The Kolkata alt rockers provide the soundtrack for the Quashiq Mukherjee directed Bengali film Gandu. We speak with vocalist Neel Adhikari about how that happened.
Kolkata alt rock band Five Little Indians have scored the soundtrack for the indie film Gandu. The grimy black and white, explicit underground Bengali movie has been made by the mysterious but intrepidly experimental filmmaker Q, aka Qaushiq Mukherjee, whose last release was Love In India. The film is premiering at the South Asian International Film Festival in New York.
We spoke with Neel Adhikari of Five Little Indians about the film and the soundtrack.
How did you end up scoring the film?
Well Q is a very good friend of ours. We hang out together sometimes, we watch movies and all that. He came and saw FLI at a gig, and he loved the vibe of he band and he thought it’d go really well with what he was planning to do, because all the songs in Gandu – he’s rapped it himself. We’ve provided the music behind it. So we’ve done a bit of backing vocals, but all the rap, it’s basically rap-rock, it’s all done by him. And the other thing that was special about the recording process for Gandu is that we practiced as a band, we came in with his lyrics and arranged the songs and everything, and then we went to the studio and took the entire thing, including vocals, live. So the end product, after the mix, has come out really organic and really in-your-face. It doesn’t sound slick, it’s slick in a very unslick way.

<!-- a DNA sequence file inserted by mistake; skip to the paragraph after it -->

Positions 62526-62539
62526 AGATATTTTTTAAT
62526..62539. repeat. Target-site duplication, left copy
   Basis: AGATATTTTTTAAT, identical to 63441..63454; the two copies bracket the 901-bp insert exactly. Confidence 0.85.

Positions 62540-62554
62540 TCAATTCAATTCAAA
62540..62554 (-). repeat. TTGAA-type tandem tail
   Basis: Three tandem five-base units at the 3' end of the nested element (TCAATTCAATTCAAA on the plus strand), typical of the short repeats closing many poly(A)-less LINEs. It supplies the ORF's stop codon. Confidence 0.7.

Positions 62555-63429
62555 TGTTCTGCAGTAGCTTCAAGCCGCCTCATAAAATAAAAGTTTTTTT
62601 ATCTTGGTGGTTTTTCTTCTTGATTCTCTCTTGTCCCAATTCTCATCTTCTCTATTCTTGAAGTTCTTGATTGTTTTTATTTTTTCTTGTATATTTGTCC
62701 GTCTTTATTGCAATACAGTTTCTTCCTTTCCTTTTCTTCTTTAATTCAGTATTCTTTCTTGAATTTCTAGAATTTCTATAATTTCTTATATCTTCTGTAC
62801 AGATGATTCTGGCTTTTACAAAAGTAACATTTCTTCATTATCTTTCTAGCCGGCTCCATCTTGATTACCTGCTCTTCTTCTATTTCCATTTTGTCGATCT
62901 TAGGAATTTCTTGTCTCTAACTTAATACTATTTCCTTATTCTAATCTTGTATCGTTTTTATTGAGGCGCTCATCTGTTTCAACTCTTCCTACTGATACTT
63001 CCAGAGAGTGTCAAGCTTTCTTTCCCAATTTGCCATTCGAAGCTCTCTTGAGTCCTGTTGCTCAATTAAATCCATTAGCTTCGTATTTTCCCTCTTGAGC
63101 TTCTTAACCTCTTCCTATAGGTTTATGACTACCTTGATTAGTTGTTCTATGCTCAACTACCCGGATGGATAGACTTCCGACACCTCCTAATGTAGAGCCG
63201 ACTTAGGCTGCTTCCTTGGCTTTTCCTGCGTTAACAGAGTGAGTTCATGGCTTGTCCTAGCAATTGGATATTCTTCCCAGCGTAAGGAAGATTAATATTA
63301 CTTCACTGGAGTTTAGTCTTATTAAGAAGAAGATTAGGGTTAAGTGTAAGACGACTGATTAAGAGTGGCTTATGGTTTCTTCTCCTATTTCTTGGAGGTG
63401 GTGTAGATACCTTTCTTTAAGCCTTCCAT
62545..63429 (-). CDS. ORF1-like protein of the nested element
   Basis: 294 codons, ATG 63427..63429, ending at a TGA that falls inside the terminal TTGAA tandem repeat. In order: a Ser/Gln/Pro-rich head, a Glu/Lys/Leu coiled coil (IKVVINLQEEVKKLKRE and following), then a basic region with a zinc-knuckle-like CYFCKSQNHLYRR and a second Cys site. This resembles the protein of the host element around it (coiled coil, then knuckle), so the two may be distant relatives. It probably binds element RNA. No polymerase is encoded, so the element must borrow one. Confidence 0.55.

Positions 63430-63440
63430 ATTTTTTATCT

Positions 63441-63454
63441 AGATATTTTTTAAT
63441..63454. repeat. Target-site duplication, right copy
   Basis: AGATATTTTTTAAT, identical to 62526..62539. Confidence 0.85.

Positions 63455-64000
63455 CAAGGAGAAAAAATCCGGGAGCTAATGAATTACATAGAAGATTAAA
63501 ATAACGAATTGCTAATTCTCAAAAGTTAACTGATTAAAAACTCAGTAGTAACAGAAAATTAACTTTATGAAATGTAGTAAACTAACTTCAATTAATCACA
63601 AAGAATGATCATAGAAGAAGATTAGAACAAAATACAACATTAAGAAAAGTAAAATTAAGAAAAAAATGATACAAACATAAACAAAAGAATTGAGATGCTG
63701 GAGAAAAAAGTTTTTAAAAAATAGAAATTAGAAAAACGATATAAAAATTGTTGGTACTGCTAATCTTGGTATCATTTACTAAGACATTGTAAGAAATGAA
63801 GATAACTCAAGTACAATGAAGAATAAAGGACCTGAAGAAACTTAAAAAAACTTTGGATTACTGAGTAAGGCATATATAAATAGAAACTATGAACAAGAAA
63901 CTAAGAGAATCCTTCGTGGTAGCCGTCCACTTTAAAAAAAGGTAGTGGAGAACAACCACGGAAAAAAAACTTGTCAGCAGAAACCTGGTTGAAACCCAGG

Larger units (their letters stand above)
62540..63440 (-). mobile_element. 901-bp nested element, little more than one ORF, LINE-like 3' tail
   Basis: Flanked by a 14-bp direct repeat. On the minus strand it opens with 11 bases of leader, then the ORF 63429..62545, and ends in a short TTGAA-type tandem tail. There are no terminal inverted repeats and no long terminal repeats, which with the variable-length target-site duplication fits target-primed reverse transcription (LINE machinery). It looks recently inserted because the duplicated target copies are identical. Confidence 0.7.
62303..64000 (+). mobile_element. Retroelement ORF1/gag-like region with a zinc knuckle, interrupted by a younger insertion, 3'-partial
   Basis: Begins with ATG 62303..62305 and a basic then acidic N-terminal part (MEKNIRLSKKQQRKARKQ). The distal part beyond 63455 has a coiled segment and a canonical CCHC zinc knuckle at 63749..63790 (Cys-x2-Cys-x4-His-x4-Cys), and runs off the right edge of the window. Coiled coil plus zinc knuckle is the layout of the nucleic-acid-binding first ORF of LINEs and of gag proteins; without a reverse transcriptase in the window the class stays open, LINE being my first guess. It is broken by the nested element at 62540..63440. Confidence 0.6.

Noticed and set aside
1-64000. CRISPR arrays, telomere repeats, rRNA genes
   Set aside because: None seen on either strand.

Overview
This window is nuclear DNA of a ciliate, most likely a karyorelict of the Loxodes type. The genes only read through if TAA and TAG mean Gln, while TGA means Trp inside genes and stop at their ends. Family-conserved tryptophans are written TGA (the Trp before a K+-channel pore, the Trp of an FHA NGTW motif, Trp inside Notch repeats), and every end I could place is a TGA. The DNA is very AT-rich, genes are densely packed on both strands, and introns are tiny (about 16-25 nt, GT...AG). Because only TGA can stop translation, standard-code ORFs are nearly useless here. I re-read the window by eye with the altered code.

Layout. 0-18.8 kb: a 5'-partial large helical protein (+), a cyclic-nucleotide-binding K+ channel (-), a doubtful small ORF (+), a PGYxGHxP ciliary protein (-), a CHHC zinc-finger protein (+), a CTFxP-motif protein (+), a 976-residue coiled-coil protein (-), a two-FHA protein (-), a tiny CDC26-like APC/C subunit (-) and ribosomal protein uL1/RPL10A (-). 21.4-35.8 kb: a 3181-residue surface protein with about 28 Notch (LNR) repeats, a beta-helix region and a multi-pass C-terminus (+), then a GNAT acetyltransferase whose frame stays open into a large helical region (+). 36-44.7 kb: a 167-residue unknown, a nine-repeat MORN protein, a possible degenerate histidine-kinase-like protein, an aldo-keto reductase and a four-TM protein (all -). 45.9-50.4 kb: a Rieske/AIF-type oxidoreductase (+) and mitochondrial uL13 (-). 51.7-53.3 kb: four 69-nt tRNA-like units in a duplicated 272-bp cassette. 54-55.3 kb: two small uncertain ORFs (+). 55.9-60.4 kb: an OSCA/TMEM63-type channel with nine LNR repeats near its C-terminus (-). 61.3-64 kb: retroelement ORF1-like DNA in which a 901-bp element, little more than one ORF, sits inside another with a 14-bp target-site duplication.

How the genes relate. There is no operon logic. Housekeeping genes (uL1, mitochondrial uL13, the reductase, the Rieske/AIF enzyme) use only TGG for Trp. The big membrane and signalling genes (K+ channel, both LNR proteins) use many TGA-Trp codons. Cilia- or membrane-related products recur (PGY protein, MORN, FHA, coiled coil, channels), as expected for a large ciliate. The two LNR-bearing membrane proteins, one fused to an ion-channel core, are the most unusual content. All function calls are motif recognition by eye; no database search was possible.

What’s the film about?
It’s about a loser. It’s about a guy who comes from a lower middle class Bengali family. But this guy’s into writing rap, he writes rap music in Bangla, and he gets pally with this riksha walla. His name is Gandu in the film, his real name is never revealed. Because people think he’s a bit of a misfit in his surroundings, everyone calls him Gandu, so he starts introducing himself as Gandu as well. He makes a friend who’s the second character, his name is Riksha. He’s a riksha fellow. They get into dope, they kinda form a band, he gets into the Asian Dub Foundation – there’s a scene where they play also – it’s about dope, it’s about sex, it’s about perceptions of religion, it’s about fear, it’s a full downward spiral.
Do you think this will get FLI a lot more exposure?
Actually, that isn’t something that we were thinking about when we were doing the film, we did it because it was creatively very stimulating. It was a super story and we really enjoyed doing the music, what comes out of it is something that was completely up in the air, and whatever comes we will accept it gracefully.
What are you working on now?
Right now we’re working on our album, we’ve got a host of new songs that we’re sitting on, and simultaneously, we’re recording the older songs. Our producer Miti Adhikari who’s worked with menwhopause, The Supersonics, he’s actually my cousin – he’s coming down in November, so we’ll be getting the final stages of the album done, and then he’ll take it back with him to the UK. You can expect it somewhere around January. We’re planning to release it ourselves. We’re not going with a label because we don’t want to give the rights away.
Watch the trailer of the film below (NSFW):